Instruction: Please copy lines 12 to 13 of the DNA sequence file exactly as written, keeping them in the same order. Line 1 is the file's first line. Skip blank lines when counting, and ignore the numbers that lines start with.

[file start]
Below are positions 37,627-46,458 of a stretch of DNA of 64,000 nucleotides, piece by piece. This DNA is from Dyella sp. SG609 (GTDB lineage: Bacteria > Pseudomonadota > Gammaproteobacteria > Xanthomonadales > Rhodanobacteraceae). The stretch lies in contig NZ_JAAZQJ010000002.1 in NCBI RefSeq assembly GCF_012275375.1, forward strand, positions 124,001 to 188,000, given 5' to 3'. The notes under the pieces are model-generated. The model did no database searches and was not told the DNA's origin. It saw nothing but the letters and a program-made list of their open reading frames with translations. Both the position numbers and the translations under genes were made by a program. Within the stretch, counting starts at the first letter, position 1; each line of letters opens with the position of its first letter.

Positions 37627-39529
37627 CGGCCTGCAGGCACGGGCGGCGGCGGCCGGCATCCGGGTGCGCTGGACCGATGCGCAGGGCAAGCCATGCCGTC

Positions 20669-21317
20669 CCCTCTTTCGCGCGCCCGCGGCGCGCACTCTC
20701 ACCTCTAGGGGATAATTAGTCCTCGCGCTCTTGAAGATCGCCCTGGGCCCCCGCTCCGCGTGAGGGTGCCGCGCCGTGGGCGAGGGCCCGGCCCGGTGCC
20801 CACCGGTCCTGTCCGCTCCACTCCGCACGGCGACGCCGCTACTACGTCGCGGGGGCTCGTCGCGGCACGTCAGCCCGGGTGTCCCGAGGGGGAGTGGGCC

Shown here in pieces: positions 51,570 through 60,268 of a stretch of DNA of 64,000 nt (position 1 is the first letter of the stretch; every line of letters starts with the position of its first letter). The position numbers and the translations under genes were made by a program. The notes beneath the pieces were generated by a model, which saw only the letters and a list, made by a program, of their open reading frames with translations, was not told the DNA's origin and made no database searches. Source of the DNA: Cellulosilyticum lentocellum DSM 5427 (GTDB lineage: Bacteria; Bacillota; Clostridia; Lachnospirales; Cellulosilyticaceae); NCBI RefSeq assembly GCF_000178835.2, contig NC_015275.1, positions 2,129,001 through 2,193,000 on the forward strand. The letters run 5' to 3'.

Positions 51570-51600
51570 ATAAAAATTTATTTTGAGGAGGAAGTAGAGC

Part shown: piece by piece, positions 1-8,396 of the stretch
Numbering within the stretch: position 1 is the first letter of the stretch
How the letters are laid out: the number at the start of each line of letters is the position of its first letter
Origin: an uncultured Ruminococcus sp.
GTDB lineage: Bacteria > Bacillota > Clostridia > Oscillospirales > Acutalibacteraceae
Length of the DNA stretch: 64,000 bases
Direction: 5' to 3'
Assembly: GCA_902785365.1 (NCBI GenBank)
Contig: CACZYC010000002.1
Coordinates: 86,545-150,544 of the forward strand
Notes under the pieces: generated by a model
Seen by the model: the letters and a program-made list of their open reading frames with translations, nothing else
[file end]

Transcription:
Numbering within the stretch: position 1 is the first letter of the stretch
How the letters are laid out: the number at the start of each line of letters is the position of its first letter